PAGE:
Donte Sheppard lived in 15 different houses and three shelters. He lived with different family members and in foster care. His mother was 15 when he was born. He didn’t meet his father until he was 30. He attended nine different schools. He failed out of college.
But he kept coming back to Pensacola State College.
“PSC embodies everything that I am, so it’s easy for me to embrace it. When I get up in the morning and I have on my schedule that I get to go to a school on behalf of PSC, I’m excited,” proclaimed Sheppard.
A Pensacola State recruiter, Sheppard said he enjoys interacting with local high school students. This school year, he has spoken to more than 500 high school seniors about the opportunities that Pensacola State offers.
“I’m able to talk to them about my circumstances, relate to them. I’m also able to paint a picture for them that there is hope. There is opportunity. But it’s also going to take work,” Sheppard said.
To simply say that Sheppard is a success story misses the mark. Along with his achievements, there were a lot of failures. Thanks to a program administered through Florida Department of Children and Families, Sheppard was able to attend college.
“They supplied the financing to go to college. I started here at Pensacola State College and I had my ups and downs throughout the journey,” he explained.
Sheppard attended Pensacola State briefly, then transferred to other colleges hoping to pursue college sports, then he dropped out and got a job in sales, but he had people who cared enough to help him get back on track.
“I was so blessed to have Dr. Judy (Floyd) at the Warrington campus and Al Huffman, they were almost like my personal guides in assisting me to graduating college …They encouraged me to come back to college,” Sheppard said.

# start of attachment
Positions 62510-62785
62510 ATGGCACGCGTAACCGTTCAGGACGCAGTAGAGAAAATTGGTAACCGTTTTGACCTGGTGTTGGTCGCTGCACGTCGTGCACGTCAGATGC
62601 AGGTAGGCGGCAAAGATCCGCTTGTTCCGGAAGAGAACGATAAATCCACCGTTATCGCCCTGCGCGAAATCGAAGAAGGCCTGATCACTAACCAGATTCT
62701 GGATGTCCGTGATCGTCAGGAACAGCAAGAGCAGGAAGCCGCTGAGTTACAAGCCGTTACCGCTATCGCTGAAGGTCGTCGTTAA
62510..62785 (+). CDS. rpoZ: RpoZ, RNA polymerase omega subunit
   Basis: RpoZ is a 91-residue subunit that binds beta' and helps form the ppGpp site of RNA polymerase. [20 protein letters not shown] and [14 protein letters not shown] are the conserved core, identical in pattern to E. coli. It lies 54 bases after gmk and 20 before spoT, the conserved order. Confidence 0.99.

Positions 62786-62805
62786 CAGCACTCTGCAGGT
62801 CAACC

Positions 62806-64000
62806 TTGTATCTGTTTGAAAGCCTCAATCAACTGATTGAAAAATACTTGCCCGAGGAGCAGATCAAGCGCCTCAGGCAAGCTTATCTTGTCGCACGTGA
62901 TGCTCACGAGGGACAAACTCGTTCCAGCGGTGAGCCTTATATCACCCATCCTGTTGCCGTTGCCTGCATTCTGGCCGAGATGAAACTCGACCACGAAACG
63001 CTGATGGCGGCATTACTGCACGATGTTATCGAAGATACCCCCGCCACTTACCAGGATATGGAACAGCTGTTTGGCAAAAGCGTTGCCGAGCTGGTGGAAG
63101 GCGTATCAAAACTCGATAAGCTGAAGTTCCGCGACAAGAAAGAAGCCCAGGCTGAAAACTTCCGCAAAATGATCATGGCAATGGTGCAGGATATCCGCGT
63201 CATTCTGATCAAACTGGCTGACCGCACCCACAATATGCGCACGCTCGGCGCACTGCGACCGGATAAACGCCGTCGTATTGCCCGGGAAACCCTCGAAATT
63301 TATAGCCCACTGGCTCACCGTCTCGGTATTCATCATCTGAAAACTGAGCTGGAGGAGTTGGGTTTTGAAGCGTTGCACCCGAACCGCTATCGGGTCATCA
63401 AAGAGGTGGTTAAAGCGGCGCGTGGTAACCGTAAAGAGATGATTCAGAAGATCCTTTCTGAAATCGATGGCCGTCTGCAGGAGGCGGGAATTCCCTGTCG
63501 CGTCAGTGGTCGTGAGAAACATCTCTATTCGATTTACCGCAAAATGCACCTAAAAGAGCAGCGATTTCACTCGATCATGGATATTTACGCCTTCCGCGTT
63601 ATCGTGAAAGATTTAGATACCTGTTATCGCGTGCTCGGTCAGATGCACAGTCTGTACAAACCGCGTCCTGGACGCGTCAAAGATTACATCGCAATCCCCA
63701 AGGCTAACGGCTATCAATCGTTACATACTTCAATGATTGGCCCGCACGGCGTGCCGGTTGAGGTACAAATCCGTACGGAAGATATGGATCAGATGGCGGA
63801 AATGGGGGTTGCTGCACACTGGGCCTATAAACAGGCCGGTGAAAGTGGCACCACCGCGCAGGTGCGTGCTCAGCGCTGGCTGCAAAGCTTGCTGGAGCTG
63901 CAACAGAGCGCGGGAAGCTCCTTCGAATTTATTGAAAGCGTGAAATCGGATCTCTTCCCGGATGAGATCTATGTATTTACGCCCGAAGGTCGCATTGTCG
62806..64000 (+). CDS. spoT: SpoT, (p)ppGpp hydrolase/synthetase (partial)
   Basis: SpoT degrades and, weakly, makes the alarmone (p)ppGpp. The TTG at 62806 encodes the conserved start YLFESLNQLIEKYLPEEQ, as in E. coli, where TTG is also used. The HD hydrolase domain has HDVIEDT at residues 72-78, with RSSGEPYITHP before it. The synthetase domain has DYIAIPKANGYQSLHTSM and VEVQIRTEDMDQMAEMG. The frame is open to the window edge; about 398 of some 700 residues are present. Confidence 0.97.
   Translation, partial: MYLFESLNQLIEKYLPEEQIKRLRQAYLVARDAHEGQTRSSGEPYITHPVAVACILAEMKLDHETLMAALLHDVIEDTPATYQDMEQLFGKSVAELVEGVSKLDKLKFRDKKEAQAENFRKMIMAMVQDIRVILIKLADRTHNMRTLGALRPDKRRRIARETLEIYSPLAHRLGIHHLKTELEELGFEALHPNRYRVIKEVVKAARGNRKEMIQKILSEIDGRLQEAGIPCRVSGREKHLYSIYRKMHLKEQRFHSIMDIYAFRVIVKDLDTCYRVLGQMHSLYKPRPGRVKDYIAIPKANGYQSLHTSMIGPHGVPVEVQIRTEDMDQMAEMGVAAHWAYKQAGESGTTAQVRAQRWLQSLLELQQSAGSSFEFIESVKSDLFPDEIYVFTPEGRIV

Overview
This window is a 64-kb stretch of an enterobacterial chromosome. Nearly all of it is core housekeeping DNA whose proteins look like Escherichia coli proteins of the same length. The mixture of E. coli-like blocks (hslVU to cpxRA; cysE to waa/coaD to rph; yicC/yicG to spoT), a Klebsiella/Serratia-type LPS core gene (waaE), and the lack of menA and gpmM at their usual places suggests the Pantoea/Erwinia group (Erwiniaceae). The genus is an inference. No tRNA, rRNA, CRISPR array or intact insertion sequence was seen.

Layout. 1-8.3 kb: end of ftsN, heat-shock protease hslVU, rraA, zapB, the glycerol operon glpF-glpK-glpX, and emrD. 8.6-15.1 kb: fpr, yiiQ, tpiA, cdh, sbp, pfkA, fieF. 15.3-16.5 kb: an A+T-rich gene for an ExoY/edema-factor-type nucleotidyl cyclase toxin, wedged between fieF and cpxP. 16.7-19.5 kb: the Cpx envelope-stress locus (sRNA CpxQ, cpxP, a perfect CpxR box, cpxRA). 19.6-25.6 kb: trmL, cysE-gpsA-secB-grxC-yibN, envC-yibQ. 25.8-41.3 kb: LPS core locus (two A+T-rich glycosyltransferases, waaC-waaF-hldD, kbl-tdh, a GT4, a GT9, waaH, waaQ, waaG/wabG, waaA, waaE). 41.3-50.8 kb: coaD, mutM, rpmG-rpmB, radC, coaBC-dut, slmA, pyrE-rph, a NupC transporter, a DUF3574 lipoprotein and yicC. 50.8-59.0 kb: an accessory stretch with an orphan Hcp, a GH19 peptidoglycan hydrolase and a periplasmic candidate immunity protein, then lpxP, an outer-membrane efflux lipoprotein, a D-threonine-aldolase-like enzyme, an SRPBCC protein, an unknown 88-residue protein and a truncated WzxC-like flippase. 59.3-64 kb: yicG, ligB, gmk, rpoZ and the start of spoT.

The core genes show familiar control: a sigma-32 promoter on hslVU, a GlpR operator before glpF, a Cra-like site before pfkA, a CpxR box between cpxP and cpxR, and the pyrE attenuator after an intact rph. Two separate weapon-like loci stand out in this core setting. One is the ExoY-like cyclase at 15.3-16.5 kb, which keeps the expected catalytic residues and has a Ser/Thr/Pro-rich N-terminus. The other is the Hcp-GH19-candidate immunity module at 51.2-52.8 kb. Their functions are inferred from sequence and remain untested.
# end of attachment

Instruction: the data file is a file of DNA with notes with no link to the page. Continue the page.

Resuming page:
Even then, he still had a few glitches.
“I failed college algebra three times,” Sheppard admitted. “One of my advisors eventually told me, ‘Donte, you suck at math. Stop taking college algebra, you’re just not good at it.’”
Sheppard changed his degree path and took statistics instead, which he passed.
Sheppard finished his coursework at Pensacola State and then completed his bachelor’s degree in interdisciplinary social science at the University of West Florida. He is not only a first-generation college graduate, he’s the only college graduate in his family.
Many of the students Sheppard addresses don’t believe they can go to college.
“I kind of understand that population of students because I am that student,” Sheppard said. “A lot of times, young people don’t know they have options.”
He believes Pensacola State offers options for people at every socio-economic level and is affordable for everyone.
“Everybody’s terms of what’s ‘affordable’ are different – depending on your household, what your parents do for a living and your circumstances. I think that when you show them what Pensacola State offers financially, it gives them the opportunity to say, ‘Man, I can do this,’” he said.
To illustrate that an education is within their means, Sheppard often asks students to add up the cost of the outfit they are wearing.
“I tell them that those Jordans cost $200…and a class costs $313. You can take one course at a time and still get to the point of graduating college,” he pointed out.
Sheppard’s professional background includes teaching, coaching football and motivational speaking. He originally applied to work in Pensacola State’s Call Center, but says Kathy Dutremble, the college’s dean of enrollment services, encouraged him to pursue a position in recruiting.
Sheppard is glad he took that advice and admits he loves his job.
“You become a mentor without knowing you’re a mentor. You never know who you touch, no matter their race, no matter their age,” Sheppard said.
He added young people should also pay attention to the adults around them who do not do as well in life. Sheppard said he tells students, “Don’t put the person you dream of being on the wall, put your nightmare on the wall … and if you just do the opposite of what they do, you’ll get a different result. “
Sheppard and his wife, Krystal, have been married for six years. They don’t have any children, but Sheppard’s 10-year-old sister, Spring, recently joined their household.
“We’re working hard to help her get caught up – tutors, summer camps, after school programs, meeting with the teacher. I’m her big brother as the father figure, but she treats me like I’m just her big brother,” Sheppard laughed.
Sheppard focuses on the hope and opportunity that Pensacola State afforded him and continues to use his message to inspire others.
“I just tell people my story and I think if I can make it, anyone can. This is where I am at. If I can do it, you can do it,” he added.